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Small business fraud prevention LaDonna Sinning, a Certified Fraud Examiner and partner at Arledge and

Small business fraud prevention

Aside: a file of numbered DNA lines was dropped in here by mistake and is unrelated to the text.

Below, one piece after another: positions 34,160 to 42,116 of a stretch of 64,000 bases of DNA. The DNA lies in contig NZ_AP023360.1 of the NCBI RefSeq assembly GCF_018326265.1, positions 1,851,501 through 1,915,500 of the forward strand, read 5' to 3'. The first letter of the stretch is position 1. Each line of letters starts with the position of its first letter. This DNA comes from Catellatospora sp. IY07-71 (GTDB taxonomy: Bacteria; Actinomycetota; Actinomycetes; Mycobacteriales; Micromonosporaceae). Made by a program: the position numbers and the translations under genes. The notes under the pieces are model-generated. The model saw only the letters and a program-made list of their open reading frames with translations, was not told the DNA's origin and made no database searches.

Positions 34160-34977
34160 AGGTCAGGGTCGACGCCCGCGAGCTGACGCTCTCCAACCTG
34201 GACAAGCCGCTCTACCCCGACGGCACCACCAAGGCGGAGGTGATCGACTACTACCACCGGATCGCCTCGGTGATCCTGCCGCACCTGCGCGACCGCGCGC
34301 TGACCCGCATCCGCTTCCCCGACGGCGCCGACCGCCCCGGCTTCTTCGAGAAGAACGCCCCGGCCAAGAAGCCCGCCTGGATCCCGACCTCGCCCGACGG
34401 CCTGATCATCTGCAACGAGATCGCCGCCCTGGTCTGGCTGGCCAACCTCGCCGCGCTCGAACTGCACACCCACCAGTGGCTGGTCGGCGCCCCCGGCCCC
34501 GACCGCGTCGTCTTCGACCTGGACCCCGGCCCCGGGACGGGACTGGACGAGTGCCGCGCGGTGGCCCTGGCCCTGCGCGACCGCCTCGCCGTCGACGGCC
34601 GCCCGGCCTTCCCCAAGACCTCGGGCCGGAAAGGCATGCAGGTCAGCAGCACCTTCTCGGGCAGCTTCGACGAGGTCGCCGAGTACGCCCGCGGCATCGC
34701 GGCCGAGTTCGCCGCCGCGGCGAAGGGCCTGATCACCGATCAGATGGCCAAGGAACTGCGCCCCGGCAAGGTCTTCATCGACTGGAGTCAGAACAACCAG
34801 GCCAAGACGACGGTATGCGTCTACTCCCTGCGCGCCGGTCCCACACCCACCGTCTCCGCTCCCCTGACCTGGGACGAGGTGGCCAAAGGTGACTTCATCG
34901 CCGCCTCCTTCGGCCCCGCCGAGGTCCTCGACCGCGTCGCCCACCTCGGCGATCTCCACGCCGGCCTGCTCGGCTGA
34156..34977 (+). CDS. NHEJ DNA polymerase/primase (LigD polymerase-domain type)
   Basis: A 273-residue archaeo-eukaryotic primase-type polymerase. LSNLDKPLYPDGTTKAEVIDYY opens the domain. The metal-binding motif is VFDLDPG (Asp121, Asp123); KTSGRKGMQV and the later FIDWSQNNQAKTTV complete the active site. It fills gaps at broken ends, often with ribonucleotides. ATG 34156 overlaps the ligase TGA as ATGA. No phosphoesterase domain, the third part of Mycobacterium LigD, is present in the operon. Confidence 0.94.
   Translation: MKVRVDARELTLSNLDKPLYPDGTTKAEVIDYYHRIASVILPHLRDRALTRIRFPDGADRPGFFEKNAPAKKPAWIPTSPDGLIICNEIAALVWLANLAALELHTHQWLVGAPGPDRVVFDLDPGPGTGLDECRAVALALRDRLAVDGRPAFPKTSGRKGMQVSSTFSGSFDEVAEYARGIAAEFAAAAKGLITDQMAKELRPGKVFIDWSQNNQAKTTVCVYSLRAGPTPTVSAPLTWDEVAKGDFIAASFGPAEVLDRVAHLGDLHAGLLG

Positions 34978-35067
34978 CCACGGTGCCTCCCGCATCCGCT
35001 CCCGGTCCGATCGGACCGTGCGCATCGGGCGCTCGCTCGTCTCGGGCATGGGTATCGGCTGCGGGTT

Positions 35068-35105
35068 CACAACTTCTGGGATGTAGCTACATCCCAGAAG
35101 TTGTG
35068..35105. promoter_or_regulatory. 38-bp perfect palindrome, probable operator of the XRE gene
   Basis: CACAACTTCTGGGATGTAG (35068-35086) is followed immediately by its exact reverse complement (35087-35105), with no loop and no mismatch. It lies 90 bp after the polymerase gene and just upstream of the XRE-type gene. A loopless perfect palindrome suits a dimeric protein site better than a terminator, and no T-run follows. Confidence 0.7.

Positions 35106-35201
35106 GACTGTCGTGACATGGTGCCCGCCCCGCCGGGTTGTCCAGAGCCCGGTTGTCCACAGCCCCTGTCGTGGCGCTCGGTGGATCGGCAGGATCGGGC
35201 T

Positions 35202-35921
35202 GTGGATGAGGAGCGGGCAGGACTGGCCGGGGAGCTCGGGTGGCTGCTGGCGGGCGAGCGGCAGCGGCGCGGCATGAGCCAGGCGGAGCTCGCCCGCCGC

LaDonna Sinning, a Certified Fraud Examiner and partner at Arledge and Associates, PC, provides tips for preventing small business fraud. Q: Are there some basic processes and procedures that all small businesses should have in place to prevent fraud? A: The first step that every business owner should consider is ensuring a separation of responsibility between access to assets and accounting for them. For example, if Employee Smithcollects monies and/or disburses payments, then Employee Jones should review/reconcile the books, bank statements, the cash register or receipts reports. This simple segregation of duties makes it more difficult for an employee to conceal theft. Q: But my employee who handles the money has worked for me for years. Everyone loves her. I’m safe with her, right? A: Actually, these are often the very employees who defraud businesses of the largest sums of money. Long-time employees who have developed high levels of trust within the organization are most able to steal significant amounts. Even grandma may steal if she has a gambling problem or to help a seriously ill child. Better safe than sorry is a good motto in these situations. Q: I’ll keep my eye on grandma. What other steps should I take? A: Set a high ethical standard yourself and enforce a zero-tolerance policy along with keeping open lines of communication with your employees. When an employee is stealing from you, it’s likely another employee knows or suspects the activity. In fact, most frauds are caught by a tip from another employee. You want to make sure your employees understand that you have high standards, care about their concerns, and take action when they disclose something to you. That action, of course, should first be to investigate. But if trust is broken with an employee, then the employment relationship should be severed. Q: Is there any way I can make sure I don’t hire anyone who will commit fraud? A: While you will often hear that you should prevent fraud by hiring the right employees, that is actually very difficult, if not impossible to do. Statistics show nine out of 10 employees who commit fraud are first-time offenders. While you certainly should run background checks on potential employees, these background checks are unlikely to prevent you from hiring a fraudster. Q: That is a gloomy prediction. But fraud is the exception to the rule, right? A: A recent study by the Association of Certified Fraud Examiners reports businesses, on average, lose five percent of revenues to fraud. Small businesses are hit disproportionately harder due to fewer fraud prevention activities. Think about that a minute, five percent of revenues. Can you really afford not to guard against fraud? LaDonna Sinning is a Certified Public Accountant, Certified Fraud Examiner and partner at Arledge and Associates, PC, an Edmond-based accounting firm. Arledge & Associates, PC is a recognized leader in the accounting industry offering practical solutions in the areas of tax planning, auditing, consulting, accounting advisory services and client accounting.